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Posts Tagged ‘dating widows’

Well, it’s over.

My first relationship since the death of my husband lasted three months and ended with an exchange of emails. It’s been pretty obvious from the change in your behavior that this is not the right time for us, I said. He agreed. He said he was “sorry it’s going down like this” and that he’s not happy with himself at all for the way he handled it. That makes two of us.

Compared to the pain of my husband’s suicide, this hurt was like stubbing a toe. The sudden startling pain made me cry and I hopped around swearing for a little while, and then I limped for a little while longer… and I’m gonna have a little bruise there… But I’m OK.  Better than OK, even.

Last weekend I went to hear some live music, a solo performance by a talented guitarist and composer in a small, intimate venue. At the end of the first set he did a cover of Leonard Cohen’s “Hallelujah,” which is one of my all time favorite songs (though I prefer Rufus Wainwright’s version). It moved me to tears, especially when the audience was singing a softly echoing chorus of hallelujahs back to him. There’s a line in that song that always reminds me of my late husband:

“Remember when I moved in you, the holy dark was moving too, and every breath we drew was hallelujah…”

Yes. Making love with my beloved husband was like that… every time, every breath was hallelujah. With New Guy it was… well, it was fine but the earth didn’t move, let’s put it that way. Now I know that it takes time with a new partner to get to know each other’s bodies and really understand how to please each other, and I think we could have gotten the physical stuff right if we’d kept at it. But there was something missing — passion, intensity, depth — that was there the very first time my late husband kissed me all those years ago. And sitting in a dark room, softly singing hallelujah, I understood that anything less than that would be settling. And I’m not ready to settle.  I’m not willing to accept that I only get one chance at that kind of passion, that kind of connection. I’m going to keep looking until I find it again.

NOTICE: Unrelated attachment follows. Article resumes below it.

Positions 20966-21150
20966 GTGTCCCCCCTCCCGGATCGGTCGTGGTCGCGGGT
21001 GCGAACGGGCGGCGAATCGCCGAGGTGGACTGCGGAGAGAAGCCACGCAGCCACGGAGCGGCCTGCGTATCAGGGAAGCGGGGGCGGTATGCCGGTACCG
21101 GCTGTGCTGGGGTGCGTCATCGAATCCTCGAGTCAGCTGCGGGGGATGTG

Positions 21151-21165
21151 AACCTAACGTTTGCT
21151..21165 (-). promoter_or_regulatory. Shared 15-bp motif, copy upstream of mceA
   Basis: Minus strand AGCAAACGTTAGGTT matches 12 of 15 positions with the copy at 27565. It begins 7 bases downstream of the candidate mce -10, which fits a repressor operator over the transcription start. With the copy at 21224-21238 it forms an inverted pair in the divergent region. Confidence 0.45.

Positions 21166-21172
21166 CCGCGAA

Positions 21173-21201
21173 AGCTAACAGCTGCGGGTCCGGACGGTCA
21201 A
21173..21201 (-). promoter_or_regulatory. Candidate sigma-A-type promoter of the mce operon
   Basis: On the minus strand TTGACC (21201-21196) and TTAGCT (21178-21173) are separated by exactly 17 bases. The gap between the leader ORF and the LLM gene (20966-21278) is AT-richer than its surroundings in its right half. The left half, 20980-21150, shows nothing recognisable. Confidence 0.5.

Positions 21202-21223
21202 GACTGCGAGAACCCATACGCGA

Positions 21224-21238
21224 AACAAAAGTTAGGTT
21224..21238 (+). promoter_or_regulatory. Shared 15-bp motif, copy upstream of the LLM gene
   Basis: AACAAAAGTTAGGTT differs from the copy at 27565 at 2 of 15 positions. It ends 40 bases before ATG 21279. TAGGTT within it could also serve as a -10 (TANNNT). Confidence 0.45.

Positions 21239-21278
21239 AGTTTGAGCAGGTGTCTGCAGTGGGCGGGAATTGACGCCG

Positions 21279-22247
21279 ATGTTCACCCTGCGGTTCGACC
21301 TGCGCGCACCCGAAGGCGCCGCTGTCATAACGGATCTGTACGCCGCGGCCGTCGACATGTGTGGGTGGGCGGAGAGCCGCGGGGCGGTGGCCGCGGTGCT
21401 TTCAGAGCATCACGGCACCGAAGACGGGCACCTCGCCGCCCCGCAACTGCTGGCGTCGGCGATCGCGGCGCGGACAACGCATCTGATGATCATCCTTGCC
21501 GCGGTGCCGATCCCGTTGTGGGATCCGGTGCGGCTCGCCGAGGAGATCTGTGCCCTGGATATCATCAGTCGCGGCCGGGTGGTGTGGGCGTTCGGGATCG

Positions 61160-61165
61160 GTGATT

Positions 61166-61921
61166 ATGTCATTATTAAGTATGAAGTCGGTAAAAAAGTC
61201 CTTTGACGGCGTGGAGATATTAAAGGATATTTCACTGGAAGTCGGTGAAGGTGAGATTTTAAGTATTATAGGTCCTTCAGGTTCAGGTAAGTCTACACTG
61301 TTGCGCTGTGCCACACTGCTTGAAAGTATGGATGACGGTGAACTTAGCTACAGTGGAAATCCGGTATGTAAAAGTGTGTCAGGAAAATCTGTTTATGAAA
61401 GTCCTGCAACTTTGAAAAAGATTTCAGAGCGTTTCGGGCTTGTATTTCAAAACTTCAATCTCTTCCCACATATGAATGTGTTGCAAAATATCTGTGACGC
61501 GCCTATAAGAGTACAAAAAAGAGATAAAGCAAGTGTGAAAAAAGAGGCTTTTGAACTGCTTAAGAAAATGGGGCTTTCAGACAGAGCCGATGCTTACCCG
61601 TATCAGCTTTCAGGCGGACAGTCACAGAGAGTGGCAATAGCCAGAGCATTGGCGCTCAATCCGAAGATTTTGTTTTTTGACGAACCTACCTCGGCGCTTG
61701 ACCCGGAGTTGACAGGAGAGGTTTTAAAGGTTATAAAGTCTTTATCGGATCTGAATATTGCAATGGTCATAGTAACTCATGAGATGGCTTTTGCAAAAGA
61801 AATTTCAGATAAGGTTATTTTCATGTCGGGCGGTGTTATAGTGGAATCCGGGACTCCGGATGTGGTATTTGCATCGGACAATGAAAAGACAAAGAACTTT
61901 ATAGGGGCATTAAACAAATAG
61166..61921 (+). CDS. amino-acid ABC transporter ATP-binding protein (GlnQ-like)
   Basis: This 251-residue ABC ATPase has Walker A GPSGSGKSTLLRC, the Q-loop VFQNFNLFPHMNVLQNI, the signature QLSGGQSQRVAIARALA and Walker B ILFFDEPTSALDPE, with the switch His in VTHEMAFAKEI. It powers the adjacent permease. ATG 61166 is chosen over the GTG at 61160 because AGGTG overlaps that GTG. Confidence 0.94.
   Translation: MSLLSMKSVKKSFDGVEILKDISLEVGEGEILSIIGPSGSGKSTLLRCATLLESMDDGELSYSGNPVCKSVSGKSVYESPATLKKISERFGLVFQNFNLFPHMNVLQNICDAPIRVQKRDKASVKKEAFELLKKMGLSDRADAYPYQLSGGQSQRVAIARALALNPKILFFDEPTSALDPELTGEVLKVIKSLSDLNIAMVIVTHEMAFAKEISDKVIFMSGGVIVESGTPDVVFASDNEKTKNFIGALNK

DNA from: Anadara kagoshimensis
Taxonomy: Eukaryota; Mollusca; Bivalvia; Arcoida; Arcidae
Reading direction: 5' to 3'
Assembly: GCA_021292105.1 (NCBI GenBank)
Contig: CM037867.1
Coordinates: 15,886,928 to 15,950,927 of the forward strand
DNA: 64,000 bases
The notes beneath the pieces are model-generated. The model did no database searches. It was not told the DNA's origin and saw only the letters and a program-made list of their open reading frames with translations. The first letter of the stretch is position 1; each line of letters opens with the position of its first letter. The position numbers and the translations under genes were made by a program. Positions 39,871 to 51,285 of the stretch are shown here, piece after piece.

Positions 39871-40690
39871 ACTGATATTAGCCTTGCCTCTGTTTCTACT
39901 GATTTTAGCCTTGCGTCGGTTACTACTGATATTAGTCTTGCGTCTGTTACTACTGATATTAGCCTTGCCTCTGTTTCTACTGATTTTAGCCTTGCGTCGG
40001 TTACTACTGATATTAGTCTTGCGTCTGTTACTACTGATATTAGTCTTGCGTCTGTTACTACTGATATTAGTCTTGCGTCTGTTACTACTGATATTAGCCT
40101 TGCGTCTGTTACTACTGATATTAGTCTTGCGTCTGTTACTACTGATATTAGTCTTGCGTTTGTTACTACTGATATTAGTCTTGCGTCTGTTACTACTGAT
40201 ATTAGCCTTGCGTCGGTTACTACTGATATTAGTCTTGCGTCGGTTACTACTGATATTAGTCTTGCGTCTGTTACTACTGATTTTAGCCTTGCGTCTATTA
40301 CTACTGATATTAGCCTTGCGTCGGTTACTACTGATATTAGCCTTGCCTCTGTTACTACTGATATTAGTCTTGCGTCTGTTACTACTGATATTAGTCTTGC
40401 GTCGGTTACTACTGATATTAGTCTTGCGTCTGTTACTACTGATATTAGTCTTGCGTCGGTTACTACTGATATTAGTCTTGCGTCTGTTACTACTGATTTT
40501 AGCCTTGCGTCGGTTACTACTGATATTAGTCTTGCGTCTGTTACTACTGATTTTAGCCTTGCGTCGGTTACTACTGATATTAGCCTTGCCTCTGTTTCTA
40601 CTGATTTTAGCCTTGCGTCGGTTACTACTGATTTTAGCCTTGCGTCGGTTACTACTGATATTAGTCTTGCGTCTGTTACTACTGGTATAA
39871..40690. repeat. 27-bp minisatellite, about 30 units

It’s time to ramble on.

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This Dating Thing

I was reading this novel recently that begins with one of the characters (female, late 30s) getting divorced and calling up all her single girlfriends, wanting to go out and party and meet guys. The single girlfriends have a hard time sharing her enthusiasm because they’ve been going out trying to meet guys for years now and they’re kinda over it. When I read that, I identified with the divorcee, newly single through no choice of her own (her husband left her) and trying to make the best of it. Just a few weeks later, I find I can relate to the other characters too. I’ve only been doing this online dating thing for a couple of months, and already I’m kinda over it.

Now, I realize that I haven’t given it a fair shake yet, and I’m not saying I’m giving up on dating or even on this particular dating website. But the bloom has gone off the rose.

I went on two dates this past weekend. Friday night was a second date with a gentleman I’d met for drinks a couple weeks earlier. The only thing I could fault him for on that first meeting was that he talked about himself a lot (and I didn’t feel like he was really listening to me when I talked), but I thought that might have been due to first date nervousness. I’ve certainly been known to babble on a bit when I’m nervous. So when he emailed asking if I’d like to go to Art Night with him, I said yes.